Characters that convince us enough to care about them have the greatest effect on an audience, and when they take us through a series of humorous events, a powerful ending can be a simple return to reality. In the ending of Don Quixote, Cervantes places his hero on his death bed with his friends weeping. Sancho Panza says, “Don’t die senor; your grace should take my advice and live for many years, because the greatest madness a man can commit in this life is to let himself die” (Cervantes 937). After over nine hundred pages of laughter, Cervantes beings us back to reality, prompting us with, “let us put all jokes aside” (936). Even the author becomes sad, saying, “For me alone was Don Quixote born, and I for him” (939). As Robert Frost said, “No tears in the writer, no tears in the reader.” Cervantes leaves us with the impression that he is staining the page with goodbye tears. In this type of ending, our affection for a character can only come about if we enjoyed the ride.
Some great modern comedy films have successfully used a Quixotic ending. Planes, Trains and Automobiles reveals John Candy as a homeless man, and The Big Lebowski has Steve Buscemi suffering a heart attack. In endings like this, the text subtly asks a question: was he or she funny enough to care about? In Don Quixote, the foolish knight errant has become reasonable again, and they implore him to remain a dreamer: “now that we are on the point of becoming shepherds and spending our lives in songâÂ?¦now your grace wishes to be a hermit? For God’s sake, be quiet, come to your senses, and tell us no more tales” (936). Like Sanson, we don’t want to see Don Quixote become normal again, because his devotion to his dreams has convinced us that the fantasy is the reality.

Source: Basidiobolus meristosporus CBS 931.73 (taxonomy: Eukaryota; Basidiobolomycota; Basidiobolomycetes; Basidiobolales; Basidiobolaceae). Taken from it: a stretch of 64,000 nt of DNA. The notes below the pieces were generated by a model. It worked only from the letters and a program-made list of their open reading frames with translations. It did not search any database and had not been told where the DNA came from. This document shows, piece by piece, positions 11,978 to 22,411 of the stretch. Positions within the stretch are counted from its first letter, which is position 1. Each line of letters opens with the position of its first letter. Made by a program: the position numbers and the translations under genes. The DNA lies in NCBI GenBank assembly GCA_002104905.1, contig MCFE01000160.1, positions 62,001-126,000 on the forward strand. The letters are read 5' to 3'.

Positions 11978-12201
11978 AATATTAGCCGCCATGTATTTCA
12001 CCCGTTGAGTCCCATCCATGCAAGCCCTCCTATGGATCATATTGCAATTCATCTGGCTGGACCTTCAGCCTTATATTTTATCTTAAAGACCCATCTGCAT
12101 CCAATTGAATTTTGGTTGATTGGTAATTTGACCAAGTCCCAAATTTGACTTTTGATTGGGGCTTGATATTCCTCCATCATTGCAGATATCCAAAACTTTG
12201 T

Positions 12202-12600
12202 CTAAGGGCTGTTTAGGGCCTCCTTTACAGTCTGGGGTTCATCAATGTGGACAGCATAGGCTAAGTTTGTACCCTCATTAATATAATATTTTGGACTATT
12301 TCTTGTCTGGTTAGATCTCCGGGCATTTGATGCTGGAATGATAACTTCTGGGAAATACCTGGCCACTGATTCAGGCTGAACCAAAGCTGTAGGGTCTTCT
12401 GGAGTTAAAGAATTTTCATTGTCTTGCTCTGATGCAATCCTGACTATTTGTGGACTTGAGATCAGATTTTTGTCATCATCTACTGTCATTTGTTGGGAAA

A tragic ending to a comedy takes us through a spectrum of emotion, and leads to introspection. That is to say: a great comedy can make the audience cry. Reality has bite after a fantasy becomes real. It can wrench the viewer. A traditional happy ending invites the audience to be happy for the character, but a Quixotic ending invites us to feel for the character. Just as role reversals in the narrative affect us, the Quixotic ending creates a role reversal in the reader.

Today, with marriage declining as an institution, perhaps we should change the mantra to say: comedy ends in death, tragedy in marriage. In my first two novels, Memoirs of a Virus Programmer and Immaculate, I’ve used this as a rule.